[blockquote cite=”Sun Tzu” type=”left, center, right”]Strategy without tactics is the slowest route to victory. Tactics without strategy is the noise before defeat..[/blockquote]
What is a digital marketing strategy? Is it just a bunch of concurrent online activities or is there something more to it? Importantly who is responsible for putting it all together and how will you know if your strategy is even working?
First off a few basics…
Goals and Aims
This is what you’re trying to achieve – it’s also how, in retrospect, you determine whether or not a marketing campaign has been successful or not. Naturally, they should be made in line with your Business Goals – We’re not about to tell you about go about determining a business strategy – but suffice to say your digital marketing activity should run in parallel (and very closely knit with) the overriding businesses goals that you have laid down.
To be clear, as we hear this way too often, “to sell more” is not a legitimate strategic goal. If that was all you wanted, then spend 10 million quid on PPC and I guarantee that you will sell more. That strategy is as impractical as the goal itself.
An example of a legitimate goal is to “raise revenues by 10% whilst retaining our current profit margins”. Add a timeframe on there, (ie “within 12 months”) and you have you’ve a specific point of time at which your strategy can be reviewed.
It’s worth noting, that your aims can be very simple. For most SME’s it’s likely you’ll be dealing with short term goals – “increase sales of brand x by 25%” or even “generate 10,000 opted in email addresses within 6 months”. Whatever it is, the idea of SMART goals is something most business strategists will be aware of.
Commonly, we are not provided with goals at all rather we’re given budgets. It’s the easy get out for most business owners and in this instance, the proxy to a goal is to maximise the ROI for any given budget which is not exactly SMART – but it’s perfectly fine notwithstanding there can often be a gulf between the budgets provided and the goals desired, but that’s another story…
Tactics are the individual activities that are undertaken within an overarching strategy. In themselves, they are often very simple component activities that are unlikely to be enough on their own to achieve anything substantial. They are things like the posting of social updates, the setting up of a PPC campaign or the sending of email shots – repeatable activities that can be done time and time again either by marketing staff or agency executives.
Where many site and business owners slip up, is they hear of a successful tactics in the media (social media being a classic case) and insist on doing it with little other thought given to why to do it. These are the “noises before defeat” – with no goals set and no genuine commitment to marketing with purpose.
As an aside, for those on tight budget, many tactics could (and in fact should) be covered in-house or through the use of dedicated marketing contracts. LINK THIS! A Lot of tactics are simple in complexity but time consuming to do but should not be overlooked.
If you have a goal and you have an armory of tactics, the strategy is the bit that ties the two together. It’s more than a list of the chosen tactics/activities though, it also identifies where you have gaps in your human resources or your technological assets so that they can be accounted for.
For example, if you have the goals of doubling the amount of new customers you have in the next 12 months, you also need to think strategically about whether your servers will cope, can your distribution set up handle these new orders or you have enough phone lines on your customer support line?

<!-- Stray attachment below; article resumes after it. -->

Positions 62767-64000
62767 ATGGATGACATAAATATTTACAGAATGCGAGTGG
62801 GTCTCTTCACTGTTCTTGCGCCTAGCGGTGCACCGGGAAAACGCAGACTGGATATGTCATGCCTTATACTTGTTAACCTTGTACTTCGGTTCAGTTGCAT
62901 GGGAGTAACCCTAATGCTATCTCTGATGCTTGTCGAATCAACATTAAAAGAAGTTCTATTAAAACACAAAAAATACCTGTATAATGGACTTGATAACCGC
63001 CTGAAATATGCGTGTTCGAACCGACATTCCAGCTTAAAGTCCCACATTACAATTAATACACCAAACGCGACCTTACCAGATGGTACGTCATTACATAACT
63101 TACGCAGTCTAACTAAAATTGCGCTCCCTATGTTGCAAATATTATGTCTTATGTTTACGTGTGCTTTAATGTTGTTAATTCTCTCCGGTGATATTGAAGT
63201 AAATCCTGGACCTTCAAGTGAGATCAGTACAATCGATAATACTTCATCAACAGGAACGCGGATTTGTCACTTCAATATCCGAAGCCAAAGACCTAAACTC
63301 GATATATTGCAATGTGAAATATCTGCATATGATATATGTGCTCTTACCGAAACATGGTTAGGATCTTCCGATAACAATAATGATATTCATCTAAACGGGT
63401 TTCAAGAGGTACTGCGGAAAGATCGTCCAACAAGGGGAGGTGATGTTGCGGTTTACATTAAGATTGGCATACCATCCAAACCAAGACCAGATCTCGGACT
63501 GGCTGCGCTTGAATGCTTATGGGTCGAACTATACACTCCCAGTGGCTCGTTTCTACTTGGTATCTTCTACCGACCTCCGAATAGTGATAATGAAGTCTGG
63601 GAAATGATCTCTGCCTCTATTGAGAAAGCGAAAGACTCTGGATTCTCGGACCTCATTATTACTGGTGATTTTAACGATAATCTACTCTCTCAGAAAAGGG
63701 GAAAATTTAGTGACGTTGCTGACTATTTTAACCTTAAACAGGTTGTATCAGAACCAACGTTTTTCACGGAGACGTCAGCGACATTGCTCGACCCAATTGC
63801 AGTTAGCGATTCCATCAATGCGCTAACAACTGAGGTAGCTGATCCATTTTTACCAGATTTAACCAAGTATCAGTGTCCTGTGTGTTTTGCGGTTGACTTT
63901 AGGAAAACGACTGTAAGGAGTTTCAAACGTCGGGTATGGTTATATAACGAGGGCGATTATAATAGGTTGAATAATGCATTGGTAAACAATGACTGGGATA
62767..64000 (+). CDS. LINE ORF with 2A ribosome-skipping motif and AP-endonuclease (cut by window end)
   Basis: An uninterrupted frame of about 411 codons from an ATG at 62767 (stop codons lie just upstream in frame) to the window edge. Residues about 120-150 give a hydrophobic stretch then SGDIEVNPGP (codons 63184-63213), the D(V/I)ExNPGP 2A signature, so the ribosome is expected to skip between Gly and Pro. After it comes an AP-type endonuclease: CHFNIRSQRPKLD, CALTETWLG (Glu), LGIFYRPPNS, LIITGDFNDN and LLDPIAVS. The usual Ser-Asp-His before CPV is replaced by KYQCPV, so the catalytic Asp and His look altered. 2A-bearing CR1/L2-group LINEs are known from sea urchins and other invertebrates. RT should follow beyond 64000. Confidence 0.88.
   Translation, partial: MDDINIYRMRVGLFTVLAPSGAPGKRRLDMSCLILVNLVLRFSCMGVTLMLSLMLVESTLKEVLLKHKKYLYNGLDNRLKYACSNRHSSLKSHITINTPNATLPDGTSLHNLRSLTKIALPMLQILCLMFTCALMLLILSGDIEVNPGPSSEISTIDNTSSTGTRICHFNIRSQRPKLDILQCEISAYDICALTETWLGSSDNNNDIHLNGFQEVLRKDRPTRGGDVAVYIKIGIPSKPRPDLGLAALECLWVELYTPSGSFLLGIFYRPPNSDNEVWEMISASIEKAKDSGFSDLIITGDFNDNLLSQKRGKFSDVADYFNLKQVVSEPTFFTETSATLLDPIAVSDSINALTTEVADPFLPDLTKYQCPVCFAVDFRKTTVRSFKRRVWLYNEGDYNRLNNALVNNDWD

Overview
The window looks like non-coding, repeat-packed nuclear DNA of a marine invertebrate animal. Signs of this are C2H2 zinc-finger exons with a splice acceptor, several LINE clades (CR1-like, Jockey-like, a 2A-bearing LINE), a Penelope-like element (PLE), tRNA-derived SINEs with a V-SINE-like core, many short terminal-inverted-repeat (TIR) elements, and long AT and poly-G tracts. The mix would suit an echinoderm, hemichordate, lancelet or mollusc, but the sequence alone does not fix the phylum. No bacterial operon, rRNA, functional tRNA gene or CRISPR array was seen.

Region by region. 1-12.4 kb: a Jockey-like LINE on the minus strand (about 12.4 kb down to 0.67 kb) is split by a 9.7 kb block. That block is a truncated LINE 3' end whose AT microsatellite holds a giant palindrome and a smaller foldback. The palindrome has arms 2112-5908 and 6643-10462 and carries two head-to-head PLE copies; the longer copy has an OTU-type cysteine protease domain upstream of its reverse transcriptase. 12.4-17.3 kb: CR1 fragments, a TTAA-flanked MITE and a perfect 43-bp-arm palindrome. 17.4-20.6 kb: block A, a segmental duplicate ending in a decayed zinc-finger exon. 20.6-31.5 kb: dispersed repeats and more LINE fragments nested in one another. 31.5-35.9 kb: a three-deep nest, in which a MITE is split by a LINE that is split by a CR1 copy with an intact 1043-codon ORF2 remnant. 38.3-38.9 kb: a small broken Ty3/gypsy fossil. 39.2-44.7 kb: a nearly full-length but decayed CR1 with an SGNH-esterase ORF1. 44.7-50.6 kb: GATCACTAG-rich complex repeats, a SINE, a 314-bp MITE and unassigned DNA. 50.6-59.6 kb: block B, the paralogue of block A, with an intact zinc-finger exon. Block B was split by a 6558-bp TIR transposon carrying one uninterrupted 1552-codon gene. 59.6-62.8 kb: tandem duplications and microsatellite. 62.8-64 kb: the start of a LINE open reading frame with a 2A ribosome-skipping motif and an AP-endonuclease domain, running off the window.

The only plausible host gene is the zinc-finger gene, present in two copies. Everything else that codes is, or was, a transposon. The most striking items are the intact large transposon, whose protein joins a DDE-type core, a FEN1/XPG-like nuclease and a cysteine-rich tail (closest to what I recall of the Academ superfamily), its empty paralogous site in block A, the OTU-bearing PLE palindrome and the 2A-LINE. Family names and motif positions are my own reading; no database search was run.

A real strategy will also take account of what is required for a single tactic to be most effective. A PPC advert for example, can be set up in a very short time indeed. But that isn’t enough: “Fire and forget” campaigns are not SMART. It is folly to not also have resources in place to manage the ongoing spend/performance as well as tracking ongoing results against your goals. Even simple things like the resources to build re-marketing banners for promotional periods are too often overlooked.
It is better to have a two or three tactics that are working well, then a bunch of half assed attempts at marketing that are all falling below par. And one tactic can often feed into another – one of the best ways of getting new contacts for an email campaign is to offer free content only accessible once a user has subscribed by email (ie “free” whitepapers as email bait)
Who Is Responsible?
Everyone within a business is responsible for marketing success or failure. The person answering the phones is as important as the person writing the adverts who as vital as the person shipping the products on time. Your customers only see your company – they don’t usually care who is behind any specific interaction.
So if a long term strategy really does touch on all aspects of a business, ultimately it is the senior managers of that business who are responsible. There will be individuals charged with specific elements of that strategy who will be held to account, but only the top of an organisation have control over the disparate departments that cover staffing, financials, branding and the multifarious “stuff” required to run a comprehensive strategy – saying “I want more leads” and handing over the reins to the office junior just won’t cut it.
It is true that most organisations use a mix of in house and 3rd party agencies to deliver campaigns. Your strategy in that case will take this into account, laying out the roles and responsibilities with senior managers overseeing all parties.
What Does a Strategy Look Like?
Ok, so we know our goals, and we understand the assets that we have at our disposal – we’re ready to put together a strategy….
Every agency will take a different approach dependent upon the skill set that they have their disposal. Multi-channel agencies will tend to have a fairly eclectic range of options and agencies with one specialist skill set (PPC agencies or pure development agencies) will of course rely on that singular tactic. But our strategies tend to be formed with four obvious parts
- Where is the traffic coming from
- Where is the traffic going to
- How do we know the tactic is working
- What are the assets we have to make the strategy a success